Russian doctor accuses Vladimir Putin of lying about coronavirus death

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Poorly paid doctors have resigned en masse, fearing for their lives after being ordered to treat coronavirus patients without adequate protective equipment in a chronically underfunded health system.

Ambulance crews line up for hours to route patients to overcrowded hospitals where medical staff are running low on oxygen – but desperately needed ventilators have been bought by billionaires setting up makeshift clinics in their homes.

The collapse in oil prices has turned the country’s main source of income into a net, as fury rises that his government favors his wealthy buddies rather than small business owners with bailouts.

These are the perilous effects of the pandemic in Russia. Now, analysts and political enemies of President Vladimir Putin are even wondering if his long and brutal reign could be a victim of the crisis.

“The government is lying openly,” said Anastasia Vasilyeva, an ophthalmologist, president of a medical union and an ally of a key opposition leader. She was arrested by police a few days later while traveling to investigate hospital supplies and fined for breaking lock rules

“Putin cares about no loss of life, only loss of power,” said former world chess champion Garry Kasparov, who became a human rights activist.

“Individual dictatorships are dangerous but fragile. If the economic and health crises combine to overcome people’s fear of the police, things could change very quickly.

“Putin’s current allies could take advantage of the opportunity to turn against him for better escape. “

The former man who became president of the KGB, who values ​​stability and poses as a global strongman, suddenly seems weak in the face of a new invisible enemy. Latest figures show 74,588 confirmed cases among 145 million people in Russia, with 681 deaths – although previous figures show a 37% increase in deaths from “pneumonia”, which suggests that State manipulates the data.

“The government is lying openly,” said Anastasia Vasilyeva, an ophthalmologist, president of a medical union and an ally of a key opposition leader. She was arrested by police a few days later while traveling to investigate hospital supplies, and was fined for breaking the lock rules.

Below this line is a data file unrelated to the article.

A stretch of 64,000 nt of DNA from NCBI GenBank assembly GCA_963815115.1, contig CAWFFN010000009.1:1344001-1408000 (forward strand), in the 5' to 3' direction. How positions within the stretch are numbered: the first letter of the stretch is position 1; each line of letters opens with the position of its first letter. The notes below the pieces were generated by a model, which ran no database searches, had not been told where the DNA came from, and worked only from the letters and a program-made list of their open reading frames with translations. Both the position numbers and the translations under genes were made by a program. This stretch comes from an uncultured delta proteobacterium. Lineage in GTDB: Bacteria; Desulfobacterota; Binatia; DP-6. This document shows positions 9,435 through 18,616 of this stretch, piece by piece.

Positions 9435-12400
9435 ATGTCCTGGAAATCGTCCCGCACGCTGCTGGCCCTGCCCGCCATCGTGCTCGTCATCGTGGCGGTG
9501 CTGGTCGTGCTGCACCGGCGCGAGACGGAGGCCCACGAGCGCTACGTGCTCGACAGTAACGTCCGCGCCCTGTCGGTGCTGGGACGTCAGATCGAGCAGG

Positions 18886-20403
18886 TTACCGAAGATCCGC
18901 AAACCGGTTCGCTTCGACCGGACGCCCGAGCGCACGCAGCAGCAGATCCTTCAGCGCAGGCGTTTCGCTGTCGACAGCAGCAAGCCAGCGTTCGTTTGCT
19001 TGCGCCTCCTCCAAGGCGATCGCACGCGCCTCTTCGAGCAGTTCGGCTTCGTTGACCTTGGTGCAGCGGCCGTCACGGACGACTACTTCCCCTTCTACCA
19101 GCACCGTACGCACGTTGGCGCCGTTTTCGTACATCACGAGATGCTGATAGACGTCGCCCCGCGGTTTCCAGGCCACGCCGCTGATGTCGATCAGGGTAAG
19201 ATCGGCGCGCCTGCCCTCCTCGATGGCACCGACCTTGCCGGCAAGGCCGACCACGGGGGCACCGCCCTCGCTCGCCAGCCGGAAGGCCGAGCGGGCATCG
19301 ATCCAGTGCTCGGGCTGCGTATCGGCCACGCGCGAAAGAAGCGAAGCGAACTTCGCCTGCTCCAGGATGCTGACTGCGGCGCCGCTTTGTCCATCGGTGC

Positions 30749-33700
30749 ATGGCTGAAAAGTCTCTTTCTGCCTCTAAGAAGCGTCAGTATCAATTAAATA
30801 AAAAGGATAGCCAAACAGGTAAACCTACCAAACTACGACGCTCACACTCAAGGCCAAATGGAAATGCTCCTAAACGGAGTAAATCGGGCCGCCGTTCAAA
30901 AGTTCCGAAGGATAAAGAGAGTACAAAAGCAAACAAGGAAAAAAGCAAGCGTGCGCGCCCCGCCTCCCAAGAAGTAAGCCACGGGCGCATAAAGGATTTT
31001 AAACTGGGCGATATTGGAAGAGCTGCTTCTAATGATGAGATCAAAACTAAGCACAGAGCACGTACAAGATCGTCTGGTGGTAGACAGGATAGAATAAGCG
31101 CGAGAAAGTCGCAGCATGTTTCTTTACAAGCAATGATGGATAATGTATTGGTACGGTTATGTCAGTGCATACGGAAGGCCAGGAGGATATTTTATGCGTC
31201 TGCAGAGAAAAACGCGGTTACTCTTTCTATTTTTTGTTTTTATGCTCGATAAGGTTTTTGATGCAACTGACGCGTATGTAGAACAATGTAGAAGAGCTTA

“We are used to seeing Putin as the best dog, but he has moved away from unpopular decisions in case they backfire,” said Ben Noble, an expert in Russia at University College London.

Dozens of doctors have left their jobs in at least five cities after being ordered to work with infected patients with inadequate protection. Doctors earn an average of £ 815 per month.

In Moscow, the epicenter of the Russian epidemic, staff have been transferred to intensive care to write letters of resignation after refusing to work without protection. “They want to save lives but they don’t want to die for certain,” said the daughter of a paramedic.

Images of St. Petersburg showed beaten patients lying on bare mattresses in the hallways. “There is no oxygen,” said a health worker.

In another city hospital specializing in infectious diseases, a third of the suspected or confirmed coronavirus cases were medical staff. Many hospital workers were exasperated by Putin’s move to send a shipment of medical supplies to New York – including certain products by a company subject to US sanctions – when they had to buy equipment online.

There has also been anger from small business owners over the rescue efforts – much weaker than in other leading countries – which focus on large companies, many of which are controlled by close oligarchs of the Kremlin. “Why now, when I need help, does my government turn its back on me? Asked Natalia, whose marketing activities in Novosibirsk are collapsing before her eyes.

Mikhail, 58, whose 19 company, Moscow’s building materials company, employed 19 people, accuses “Dwarf” – a derogatory term for Putin – of having destroyed his business during the foreclosure. “It was this idiot who announced that employers were obliged to pay wages in full but did not say where the money would come from. I fired everyone, “he said.

The wealthy admit they bought fans.

The wealthy admit they bought fans. “We have one and we are trying to get two more,” said a billionaire family member with a mansion in Rublyovka, a Moscow suburb favored by the Russian ruling elite.